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Beauty/Grief

By Whitney V. Hunter, Cohort ’13

Martha Graham in Lamentation, No. 6

Martha Graham in Lamentation, No. 6

It might be a common idea within the dance world that the works of Martha Graham have been trumped by an overall opinion that her attention to form is outdated and old fashioned. What perhaps is missing in this judgment is the ultimate contribution of her complete message. Not in the works or technique alone does the depth of her involvement lie. Rather, as she has stated, her art is in many ways an effort to understand the “inner landscape” of humanity.

Alfredo Jaar also understands and attempts to share “inner landscapes” with the world in his first solo show in New York City since 2009, Shadows (Galerie Lelong, Feb. 14 - Mar. 28). Here he explores, through the original photographic images of Dutch photojournalist Koen Wessing taken in 1978, the experience of grief. The various images, presented very simply as contact sheet exposures on light boxes, bring to the fore an expression that presents the conflicting idea of beauty within the devastation of grief.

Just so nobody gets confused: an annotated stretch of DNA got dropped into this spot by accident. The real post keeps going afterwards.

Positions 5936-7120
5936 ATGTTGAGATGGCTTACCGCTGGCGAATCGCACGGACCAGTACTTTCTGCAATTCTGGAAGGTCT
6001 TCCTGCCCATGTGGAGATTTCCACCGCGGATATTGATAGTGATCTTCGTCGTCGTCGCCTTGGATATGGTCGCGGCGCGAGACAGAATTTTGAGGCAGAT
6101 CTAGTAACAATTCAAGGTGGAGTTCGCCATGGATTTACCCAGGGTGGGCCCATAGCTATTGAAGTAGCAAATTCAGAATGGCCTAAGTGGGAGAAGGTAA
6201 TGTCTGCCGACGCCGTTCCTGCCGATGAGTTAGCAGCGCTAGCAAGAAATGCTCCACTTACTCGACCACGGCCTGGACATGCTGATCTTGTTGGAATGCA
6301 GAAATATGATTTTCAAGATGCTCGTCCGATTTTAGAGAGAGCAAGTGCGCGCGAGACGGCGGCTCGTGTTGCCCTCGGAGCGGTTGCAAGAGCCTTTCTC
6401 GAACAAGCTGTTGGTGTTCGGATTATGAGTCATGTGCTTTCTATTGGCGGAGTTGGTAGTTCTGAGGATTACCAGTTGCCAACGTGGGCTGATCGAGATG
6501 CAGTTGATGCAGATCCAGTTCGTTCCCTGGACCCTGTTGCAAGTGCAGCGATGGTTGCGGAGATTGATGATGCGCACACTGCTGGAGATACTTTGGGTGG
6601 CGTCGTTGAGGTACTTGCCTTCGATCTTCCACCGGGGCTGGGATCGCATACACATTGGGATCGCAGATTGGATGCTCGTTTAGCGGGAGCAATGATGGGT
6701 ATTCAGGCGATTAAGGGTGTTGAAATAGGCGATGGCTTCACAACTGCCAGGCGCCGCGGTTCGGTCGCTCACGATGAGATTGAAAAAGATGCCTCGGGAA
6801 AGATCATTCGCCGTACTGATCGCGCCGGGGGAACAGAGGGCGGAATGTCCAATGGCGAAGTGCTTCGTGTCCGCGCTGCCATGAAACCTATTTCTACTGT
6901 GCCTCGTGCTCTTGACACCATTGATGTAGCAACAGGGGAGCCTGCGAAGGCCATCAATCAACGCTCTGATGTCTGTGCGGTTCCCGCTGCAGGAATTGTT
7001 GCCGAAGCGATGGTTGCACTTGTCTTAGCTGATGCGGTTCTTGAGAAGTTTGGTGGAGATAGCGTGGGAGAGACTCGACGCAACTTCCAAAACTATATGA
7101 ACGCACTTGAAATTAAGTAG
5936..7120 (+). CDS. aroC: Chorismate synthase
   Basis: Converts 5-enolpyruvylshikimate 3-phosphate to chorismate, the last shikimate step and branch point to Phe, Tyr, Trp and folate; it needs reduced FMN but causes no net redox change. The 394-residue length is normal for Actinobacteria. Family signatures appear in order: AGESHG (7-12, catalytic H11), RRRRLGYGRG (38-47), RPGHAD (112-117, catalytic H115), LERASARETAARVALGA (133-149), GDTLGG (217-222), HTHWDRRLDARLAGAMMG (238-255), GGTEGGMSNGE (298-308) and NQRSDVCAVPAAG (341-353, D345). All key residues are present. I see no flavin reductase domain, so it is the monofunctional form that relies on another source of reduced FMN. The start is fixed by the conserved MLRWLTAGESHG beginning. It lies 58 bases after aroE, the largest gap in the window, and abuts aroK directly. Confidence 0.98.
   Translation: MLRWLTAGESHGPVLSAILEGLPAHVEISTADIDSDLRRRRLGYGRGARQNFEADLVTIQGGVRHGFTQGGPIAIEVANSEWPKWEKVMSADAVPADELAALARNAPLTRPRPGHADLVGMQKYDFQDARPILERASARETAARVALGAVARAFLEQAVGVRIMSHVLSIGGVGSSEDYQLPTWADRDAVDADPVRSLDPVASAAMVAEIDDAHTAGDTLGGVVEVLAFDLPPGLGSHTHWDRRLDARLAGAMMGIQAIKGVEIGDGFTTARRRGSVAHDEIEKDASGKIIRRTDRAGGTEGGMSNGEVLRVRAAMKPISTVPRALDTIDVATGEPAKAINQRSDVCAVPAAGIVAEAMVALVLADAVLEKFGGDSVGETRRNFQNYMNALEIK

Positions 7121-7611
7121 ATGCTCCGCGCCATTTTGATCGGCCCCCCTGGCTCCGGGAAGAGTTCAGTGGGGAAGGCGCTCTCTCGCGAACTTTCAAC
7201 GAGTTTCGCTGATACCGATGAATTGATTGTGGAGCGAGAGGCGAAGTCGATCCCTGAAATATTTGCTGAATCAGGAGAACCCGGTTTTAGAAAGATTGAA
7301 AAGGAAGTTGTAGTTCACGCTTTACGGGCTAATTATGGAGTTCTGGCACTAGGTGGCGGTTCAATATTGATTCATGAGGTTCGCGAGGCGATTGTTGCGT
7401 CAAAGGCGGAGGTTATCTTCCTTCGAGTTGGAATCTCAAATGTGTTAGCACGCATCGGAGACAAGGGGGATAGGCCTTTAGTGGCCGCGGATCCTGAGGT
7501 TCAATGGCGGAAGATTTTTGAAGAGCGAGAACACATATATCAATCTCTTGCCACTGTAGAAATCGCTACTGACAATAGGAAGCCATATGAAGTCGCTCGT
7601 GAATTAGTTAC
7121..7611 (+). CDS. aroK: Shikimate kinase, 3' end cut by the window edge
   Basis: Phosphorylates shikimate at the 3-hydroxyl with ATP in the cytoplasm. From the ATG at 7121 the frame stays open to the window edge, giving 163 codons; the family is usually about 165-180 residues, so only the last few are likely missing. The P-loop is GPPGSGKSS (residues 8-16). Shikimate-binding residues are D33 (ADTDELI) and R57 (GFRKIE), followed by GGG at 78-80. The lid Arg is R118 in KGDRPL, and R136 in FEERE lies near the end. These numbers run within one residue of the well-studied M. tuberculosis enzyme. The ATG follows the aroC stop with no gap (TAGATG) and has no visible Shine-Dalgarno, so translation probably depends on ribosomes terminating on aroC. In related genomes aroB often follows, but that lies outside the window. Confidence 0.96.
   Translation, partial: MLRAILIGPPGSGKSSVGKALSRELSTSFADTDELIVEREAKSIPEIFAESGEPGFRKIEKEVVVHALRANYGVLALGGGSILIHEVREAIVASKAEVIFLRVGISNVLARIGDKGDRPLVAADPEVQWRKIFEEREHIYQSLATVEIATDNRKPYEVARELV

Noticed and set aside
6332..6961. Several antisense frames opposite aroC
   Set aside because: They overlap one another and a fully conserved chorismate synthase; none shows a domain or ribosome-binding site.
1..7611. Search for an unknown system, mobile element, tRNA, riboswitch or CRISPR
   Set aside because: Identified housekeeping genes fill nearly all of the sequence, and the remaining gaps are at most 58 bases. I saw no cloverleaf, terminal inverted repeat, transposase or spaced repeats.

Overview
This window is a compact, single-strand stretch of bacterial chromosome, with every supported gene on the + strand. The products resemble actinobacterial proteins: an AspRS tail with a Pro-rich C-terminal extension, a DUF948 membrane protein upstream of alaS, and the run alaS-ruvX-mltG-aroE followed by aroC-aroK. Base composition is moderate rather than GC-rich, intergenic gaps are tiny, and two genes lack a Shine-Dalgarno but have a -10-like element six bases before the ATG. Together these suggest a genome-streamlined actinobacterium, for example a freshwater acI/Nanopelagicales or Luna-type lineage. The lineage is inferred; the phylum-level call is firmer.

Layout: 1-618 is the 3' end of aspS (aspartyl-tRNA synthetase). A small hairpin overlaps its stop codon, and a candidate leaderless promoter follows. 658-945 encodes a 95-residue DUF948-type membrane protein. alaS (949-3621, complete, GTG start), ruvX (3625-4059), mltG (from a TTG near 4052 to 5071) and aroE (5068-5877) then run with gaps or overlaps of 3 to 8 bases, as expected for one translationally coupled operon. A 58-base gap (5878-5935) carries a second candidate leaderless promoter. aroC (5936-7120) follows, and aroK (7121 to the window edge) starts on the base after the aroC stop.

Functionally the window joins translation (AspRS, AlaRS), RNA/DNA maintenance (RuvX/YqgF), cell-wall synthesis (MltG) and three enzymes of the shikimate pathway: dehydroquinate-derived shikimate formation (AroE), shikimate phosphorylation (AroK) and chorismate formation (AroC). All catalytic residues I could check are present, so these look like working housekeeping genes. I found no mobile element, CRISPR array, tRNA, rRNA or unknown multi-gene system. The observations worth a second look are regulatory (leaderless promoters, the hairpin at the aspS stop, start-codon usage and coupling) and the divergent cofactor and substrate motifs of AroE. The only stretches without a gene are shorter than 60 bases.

Alfredo Jaar/ Koen Wessing, Shadows

Alfredo Jaar/ Koen Wessing, Shadows

One work in particular “burns” this image into the mind’s eye through the physiological effect of persistence of vision. Each viewer has a different experience, depending on when the time-based progression is encountered. The work progresses from a large-scale image of two young women in a Nicaraguan terrain, sobbing and grieving. The bodies and arms are uplifted with grief-stricken tension. Suddenly, that background fades away, leaving only the cutouts of the women. Then the women’s images fade to a white silhouette. From there, the light’s intensity grows to a blinding level, and then total blackout. Jaar states that this single iconic image, which the exhibition revolves around, is the “strongest expression of grief” that he has ever seen.

The effect of this artwork physiologically does what the other fragmented images do psychologically, and what kinesthetically Graham’s work does - forces the viewer to complete the narrative. I am captivated by the work of both artists. As I try to understand if the affect is substantial, the time in which the work is created is irrelevant. Too bad these artists, to my knowledge, never met.